“One of the most powerful steps a congregation can take together is the financial demonstration of their commitment to creation care,” says Krull. “It’s a tangible way to ensure our most important communities are heard.”


Catherine Campbell, Marketing and Communications

828-335-0787 //

Understanding Money and Control

Who is winning the struggle for control—YOU or your money?

Throughout history, money evolved from a simple way to barter for goods and services into a powerful force to be reckoned with, that defines our life choices and emotional well-being. In our culture, wealth is often measured from the outside. Advertisements, influencers, and close circles of family and friends raise us in an environment where we often hear that money buys things, and those things bring happiness.

Somewhere along the way, money moved from the role of facilitating, sharing and exchanging to complete power in and of itself.

We need to take back control of our money and keep it in its proper place.

One of my favorite books is The Soul of Money, by Lynne Twist.

Twist writes, “True wealth, or well-being, can’t be found in a static balance sheet, no matter how large the accumulation of financial assets. Wealth shows up in the action of sharing and giving, allocating and distributing, nourishing and watering the projects, people, and purpose that we believe in and care about, with the resources that flow to us and through us. But when “holdings” hold us back from using money in meaningful, life-affirming ways, then money becomes an end in itself and an obstacle to well-being.”

What is the true purpose of money?

How do we shift to regain control of moving closer to that purpose?

If you begin an intentional project to match your use of money to express who you are in the world, it can make you feel vibrant and in control. You can let your money flow toward the things you actually care about.

How to start regaining control of your money and finances:

Find the courage to look at your financial situation honestly. Track where your money goes each month—are you paying attention each time you use your debit or credit card and thinking before buying? Try the pause button before purchasing and think to yourself: Do I really need this? Do I have something like it already?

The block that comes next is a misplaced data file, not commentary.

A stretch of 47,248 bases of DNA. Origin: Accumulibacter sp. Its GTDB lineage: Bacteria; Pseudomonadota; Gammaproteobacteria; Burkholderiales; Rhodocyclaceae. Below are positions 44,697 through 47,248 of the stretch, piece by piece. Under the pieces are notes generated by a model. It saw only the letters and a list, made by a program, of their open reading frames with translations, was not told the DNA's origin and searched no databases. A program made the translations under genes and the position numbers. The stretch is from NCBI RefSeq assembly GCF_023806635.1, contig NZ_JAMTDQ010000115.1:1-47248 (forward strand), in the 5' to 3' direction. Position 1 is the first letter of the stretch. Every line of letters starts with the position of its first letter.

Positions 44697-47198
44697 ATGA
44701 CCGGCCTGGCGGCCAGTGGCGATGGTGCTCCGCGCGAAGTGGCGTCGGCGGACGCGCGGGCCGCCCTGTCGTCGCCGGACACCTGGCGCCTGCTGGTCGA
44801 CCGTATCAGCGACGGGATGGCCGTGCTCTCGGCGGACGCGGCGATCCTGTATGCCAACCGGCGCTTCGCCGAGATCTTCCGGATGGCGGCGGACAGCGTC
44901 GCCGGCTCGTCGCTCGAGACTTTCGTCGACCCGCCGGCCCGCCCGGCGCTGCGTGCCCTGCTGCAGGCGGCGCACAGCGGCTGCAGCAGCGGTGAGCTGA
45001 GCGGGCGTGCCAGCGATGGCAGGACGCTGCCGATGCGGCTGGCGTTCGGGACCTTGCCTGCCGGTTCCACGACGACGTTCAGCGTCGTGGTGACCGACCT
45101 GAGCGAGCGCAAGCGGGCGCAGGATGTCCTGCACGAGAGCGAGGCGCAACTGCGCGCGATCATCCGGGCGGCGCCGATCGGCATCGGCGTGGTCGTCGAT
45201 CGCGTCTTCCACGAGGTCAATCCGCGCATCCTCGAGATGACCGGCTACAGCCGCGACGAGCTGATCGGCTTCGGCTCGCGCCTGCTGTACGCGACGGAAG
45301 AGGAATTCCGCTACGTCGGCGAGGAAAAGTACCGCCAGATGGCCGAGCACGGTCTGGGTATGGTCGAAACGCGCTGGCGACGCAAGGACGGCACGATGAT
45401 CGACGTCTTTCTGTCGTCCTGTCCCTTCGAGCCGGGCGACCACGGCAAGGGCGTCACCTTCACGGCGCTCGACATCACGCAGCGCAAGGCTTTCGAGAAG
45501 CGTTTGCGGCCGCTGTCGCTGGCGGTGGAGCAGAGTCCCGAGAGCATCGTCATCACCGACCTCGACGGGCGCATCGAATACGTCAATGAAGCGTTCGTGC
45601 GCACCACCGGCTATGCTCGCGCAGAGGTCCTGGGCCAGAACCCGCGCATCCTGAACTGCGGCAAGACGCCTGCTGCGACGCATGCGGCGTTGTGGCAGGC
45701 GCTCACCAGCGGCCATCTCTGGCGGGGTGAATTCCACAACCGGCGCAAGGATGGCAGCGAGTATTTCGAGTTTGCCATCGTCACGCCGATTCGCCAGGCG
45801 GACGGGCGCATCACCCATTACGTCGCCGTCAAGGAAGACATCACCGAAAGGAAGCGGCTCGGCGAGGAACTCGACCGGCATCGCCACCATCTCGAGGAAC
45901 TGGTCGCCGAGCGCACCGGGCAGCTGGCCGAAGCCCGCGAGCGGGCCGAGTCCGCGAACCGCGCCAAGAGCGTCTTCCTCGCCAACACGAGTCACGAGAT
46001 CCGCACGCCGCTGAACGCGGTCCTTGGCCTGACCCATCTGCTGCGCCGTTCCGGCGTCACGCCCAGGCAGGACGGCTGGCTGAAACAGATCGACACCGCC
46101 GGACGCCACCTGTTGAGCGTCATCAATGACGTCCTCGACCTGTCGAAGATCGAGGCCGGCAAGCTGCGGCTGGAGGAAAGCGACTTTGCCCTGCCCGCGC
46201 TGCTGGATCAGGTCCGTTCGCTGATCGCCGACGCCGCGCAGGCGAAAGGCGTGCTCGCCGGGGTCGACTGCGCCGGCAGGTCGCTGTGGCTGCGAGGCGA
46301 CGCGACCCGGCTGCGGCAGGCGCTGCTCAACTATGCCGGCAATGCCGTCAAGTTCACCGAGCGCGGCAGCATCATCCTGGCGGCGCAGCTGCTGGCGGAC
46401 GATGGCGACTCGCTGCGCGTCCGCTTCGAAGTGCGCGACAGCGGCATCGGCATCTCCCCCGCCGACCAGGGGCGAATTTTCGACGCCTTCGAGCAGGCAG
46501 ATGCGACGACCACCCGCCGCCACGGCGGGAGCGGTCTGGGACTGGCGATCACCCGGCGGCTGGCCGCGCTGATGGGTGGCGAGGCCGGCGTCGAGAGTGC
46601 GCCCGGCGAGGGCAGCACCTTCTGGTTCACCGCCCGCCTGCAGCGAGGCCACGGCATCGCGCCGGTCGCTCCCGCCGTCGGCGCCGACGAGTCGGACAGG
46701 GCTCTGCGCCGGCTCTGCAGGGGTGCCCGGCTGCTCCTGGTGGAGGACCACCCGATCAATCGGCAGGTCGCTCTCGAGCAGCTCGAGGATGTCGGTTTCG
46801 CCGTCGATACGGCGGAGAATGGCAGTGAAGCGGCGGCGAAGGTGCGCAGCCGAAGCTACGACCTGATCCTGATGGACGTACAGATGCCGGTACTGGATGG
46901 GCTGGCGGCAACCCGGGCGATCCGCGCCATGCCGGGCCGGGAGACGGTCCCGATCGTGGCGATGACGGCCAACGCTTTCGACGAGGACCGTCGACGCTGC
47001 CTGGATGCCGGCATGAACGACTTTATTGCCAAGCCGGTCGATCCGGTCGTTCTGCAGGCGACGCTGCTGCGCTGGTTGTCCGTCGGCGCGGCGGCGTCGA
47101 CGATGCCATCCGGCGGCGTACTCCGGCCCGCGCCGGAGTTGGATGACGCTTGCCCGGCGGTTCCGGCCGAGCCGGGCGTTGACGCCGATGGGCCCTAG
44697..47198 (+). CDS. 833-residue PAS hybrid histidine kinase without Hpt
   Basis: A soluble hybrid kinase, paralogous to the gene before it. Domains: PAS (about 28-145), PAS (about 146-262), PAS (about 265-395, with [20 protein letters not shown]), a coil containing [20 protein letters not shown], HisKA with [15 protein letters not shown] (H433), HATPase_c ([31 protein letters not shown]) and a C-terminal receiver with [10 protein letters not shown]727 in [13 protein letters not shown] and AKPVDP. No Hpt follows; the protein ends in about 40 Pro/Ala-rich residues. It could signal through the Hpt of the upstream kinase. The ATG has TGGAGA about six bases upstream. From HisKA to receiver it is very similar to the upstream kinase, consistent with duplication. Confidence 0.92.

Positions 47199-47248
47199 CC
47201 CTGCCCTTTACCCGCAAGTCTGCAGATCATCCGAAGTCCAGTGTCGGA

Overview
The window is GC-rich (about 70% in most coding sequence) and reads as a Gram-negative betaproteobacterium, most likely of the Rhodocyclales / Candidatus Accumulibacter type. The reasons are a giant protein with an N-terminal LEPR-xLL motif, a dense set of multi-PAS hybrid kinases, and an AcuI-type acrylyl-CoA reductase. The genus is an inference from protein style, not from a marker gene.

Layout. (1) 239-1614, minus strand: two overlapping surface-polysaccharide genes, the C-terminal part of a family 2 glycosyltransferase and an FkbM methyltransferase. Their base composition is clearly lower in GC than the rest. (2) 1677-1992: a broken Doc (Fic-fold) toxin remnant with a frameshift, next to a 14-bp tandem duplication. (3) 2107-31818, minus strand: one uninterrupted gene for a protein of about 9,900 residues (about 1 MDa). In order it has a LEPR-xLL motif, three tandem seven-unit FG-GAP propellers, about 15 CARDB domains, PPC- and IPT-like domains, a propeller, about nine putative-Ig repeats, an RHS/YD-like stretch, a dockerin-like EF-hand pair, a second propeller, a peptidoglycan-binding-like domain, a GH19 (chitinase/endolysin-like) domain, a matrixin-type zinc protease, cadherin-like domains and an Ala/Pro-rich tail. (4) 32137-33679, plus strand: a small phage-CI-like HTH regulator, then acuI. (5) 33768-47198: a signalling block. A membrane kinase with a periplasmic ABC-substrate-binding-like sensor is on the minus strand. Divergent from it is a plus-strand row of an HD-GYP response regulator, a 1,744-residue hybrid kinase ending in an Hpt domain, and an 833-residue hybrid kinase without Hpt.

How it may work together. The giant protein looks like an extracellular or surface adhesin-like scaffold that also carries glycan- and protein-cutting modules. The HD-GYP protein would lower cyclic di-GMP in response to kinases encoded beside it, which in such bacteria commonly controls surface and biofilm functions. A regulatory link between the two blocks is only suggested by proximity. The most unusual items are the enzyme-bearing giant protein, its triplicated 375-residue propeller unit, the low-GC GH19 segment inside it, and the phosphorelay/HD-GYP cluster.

Remember the saying “Use it up, wear it out, make it do or do without.”

Be conscious about the stores you shop in and the products you buy. How are your goods made? How are your services fulfilled? Consider if they are poorly made, throwaway items or clothes that were produced using cheap overseas labor, and whether the item will add to the landfill. Do you spend money on what you care about, or because some outsider (neighbors, media, friends to name a few) said it was important? Simply raising your awareness is a great place to start this journey of taking back control of your money.

Would someone you care about (for example, a grandparent that passed away) be pleased with how you obtain and spend your money? If your young child grows up and models the same spending practices that you have, will you be pleased with their behavior? Be a role model, avoid impulse purchases, and limit purchases that deplete the Earth’s resources.

According to Twist, “Whether you are aware of it or not, you make an impact each day with your choices about how you live and how you allocate your resources. If “money talks” it is with our voice. Each financial choice you make is a powerful statement of who you are and what you care about. When you take a stand and have your money reflect that, it strengthens your sense of self.”

Most of us work hard for our money, and how it feels as we spend it can shift our feelings from anxiety to a sense of abundance.

Learn how much is enough for you, and bask in the contentment of keeping money in its proper place in your life.

Contact me for a free consultation and regain control over your finances by creating an investment portfolio that reflects your deepest values.

One Week Later…

It looked like the sky was falling. On Friday the 24th, European markets dropped nearly 11 percent*. That same day, the S&P 500 dropped about 3.6 percent*. And the following Monday the 27th, it was more of the same.

But here we sit a week later, and we’ve seen a stabilization in the markets, and four straight days of positive returns. And as of mid-day today, we’re up again.

Our portfolios rode out this volatility very well. We did not make any changes because none were necessary. Our disciplined, diversified investment strategy is designed to cushion volatility. We will continue to keep an eye out for opportunities that might arise, but for now, we’re happy to maintain course.

The New York Times had a good article this morning using the Whac-A-Mole game as an analogy for financial management and trying to trade and beat the market. It’s worth a read.

Finally, the Krull & Company team would like to wish everyone a happy and safe 4th of July Holiday weekend!

*as measured by iShares Europe ETF, IEV; S&P 500 ETF, SPY